(Washington)—The American Federation of Government Employees (AFGE) today reacted with cautious optimism to the news that Cari Dominguez, chair of the Equal Employment Opportunity Commission, would step down at the end of her five-year term.
“This change in leadership comes at a critical time for the EEOC,” said Gabrielle Martin, president of the AFGE National Council of EEOC Locals No. 216. “Perhaps this change will be the catalyst needed to resolve the EEOC’s ongoing staffing and funding crisis. We feel strongly that Chair Dominguez’s record was mixed, at best.”
The EEOC has been under a hiring freeze since 2001 and has lost 20 percent of its workforce. Additionally, the agency’s own budget projections show that its backlog of cases will grow to 48,000 by fiscal year 2007. Despite the need for additional staff and other resources, the administration recently tried to cut the EEOC’s budget for next year by $4 million. However, in July, Senate appropriators led by Sens. Barbara Mikulski (D-Md.) and Richard Shelby (R-Ala.) restored the EEOC’s funding to last year’s enacted level of $327 million, rather than adopting the administration’s request to cut funding.
AFGE maintains that without proper funding to hire badly needed staff members, valid discrimination cases will remain unresolved and millions of people will be put at risk for continued acts of workplace bigotry.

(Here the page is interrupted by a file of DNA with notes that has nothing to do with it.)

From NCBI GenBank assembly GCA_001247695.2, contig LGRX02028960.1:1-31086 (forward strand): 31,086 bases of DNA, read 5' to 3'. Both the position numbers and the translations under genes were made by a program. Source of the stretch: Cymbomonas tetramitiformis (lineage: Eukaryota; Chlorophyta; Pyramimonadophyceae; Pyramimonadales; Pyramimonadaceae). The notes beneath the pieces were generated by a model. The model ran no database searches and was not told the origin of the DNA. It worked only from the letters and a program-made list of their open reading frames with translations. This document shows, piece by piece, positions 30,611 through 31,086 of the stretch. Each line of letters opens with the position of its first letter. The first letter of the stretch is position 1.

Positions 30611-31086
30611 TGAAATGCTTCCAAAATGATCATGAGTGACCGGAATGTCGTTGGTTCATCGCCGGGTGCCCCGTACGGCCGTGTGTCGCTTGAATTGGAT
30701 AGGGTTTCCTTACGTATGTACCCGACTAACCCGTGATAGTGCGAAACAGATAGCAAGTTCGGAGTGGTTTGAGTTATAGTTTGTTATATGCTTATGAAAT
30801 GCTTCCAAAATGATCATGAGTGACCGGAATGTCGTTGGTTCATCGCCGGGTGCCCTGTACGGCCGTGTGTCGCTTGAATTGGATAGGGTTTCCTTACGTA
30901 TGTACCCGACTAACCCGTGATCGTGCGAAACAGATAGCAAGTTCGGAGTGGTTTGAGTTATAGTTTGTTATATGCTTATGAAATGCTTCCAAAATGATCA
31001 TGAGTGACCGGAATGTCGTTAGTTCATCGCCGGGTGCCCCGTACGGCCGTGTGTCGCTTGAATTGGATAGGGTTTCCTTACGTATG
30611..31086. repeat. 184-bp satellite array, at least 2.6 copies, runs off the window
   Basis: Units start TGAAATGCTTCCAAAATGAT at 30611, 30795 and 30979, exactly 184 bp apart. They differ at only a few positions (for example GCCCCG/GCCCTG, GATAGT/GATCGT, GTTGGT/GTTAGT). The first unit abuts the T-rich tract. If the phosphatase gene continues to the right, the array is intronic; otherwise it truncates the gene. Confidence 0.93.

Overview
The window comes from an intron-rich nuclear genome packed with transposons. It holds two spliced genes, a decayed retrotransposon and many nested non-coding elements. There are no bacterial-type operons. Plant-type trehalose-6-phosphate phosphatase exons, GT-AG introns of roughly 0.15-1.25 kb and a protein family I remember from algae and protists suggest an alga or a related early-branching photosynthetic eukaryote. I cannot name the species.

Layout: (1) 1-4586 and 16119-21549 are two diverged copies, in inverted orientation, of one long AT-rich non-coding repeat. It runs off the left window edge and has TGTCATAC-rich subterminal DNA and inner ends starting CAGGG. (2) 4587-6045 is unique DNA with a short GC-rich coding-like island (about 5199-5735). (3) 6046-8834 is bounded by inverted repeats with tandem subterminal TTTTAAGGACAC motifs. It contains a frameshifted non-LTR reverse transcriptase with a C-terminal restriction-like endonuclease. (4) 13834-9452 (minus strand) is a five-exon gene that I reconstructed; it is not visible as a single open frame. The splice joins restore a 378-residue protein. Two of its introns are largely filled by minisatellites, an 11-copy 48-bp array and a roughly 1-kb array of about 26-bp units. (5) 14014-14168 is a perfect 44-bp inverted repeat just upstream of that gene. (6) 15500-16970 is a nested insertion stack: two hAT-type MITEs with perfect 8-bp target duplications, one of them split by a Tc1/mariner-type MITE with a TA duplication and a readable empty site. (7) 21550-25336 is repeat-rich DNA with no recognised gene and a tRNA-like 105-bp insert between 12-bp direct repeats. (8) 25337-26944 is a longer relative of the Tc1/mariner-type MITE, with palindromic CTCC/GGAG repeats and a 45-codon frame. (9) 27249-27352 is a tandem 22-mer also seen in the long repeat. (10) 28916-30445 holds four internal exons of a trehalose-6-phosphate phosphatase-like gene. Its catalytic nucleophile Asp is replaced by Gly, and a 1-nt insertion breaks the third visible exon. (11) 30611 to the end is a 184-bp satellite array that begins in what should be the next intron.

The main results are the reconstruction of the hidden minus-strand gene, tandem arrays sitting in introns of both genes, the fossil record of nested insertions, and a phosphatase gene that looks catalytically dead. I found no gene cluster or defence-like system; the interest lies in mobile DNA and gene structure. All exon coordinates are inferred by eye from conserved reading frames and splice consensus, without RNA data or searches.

In addition to extreme staff shortages and funding problems, Martin points to the EEOC’s reorganization plan and publicly criticized call center as evidence of mismanagement during Dominguez’s tenure. Despite the recent findings from the Office of the Inspector General highlighting the extremely poor results from the call center and the lack of cost effectiveness in the face of huge budget shortfalls and rising caseloads, Dominguez urged commissioners to vote to renew the call center for an additional year.
“The EEOC does good work, but it could and should do so much more,” said Martin. “However, EEOC’s efforts have been hampered by Chair Dominguez’s misguided efforts to streamline operations. Dominguez’s ‘improvements’ have only weakened EEOC services and put millions of workers covered by the nation’s civil rights laws in jeopardy.”
In May, AFGE launched the Protect Your Job campaign to bring attention to the EEOC’s growing budget crisis. For more information, please visit www.protectyourjob.org.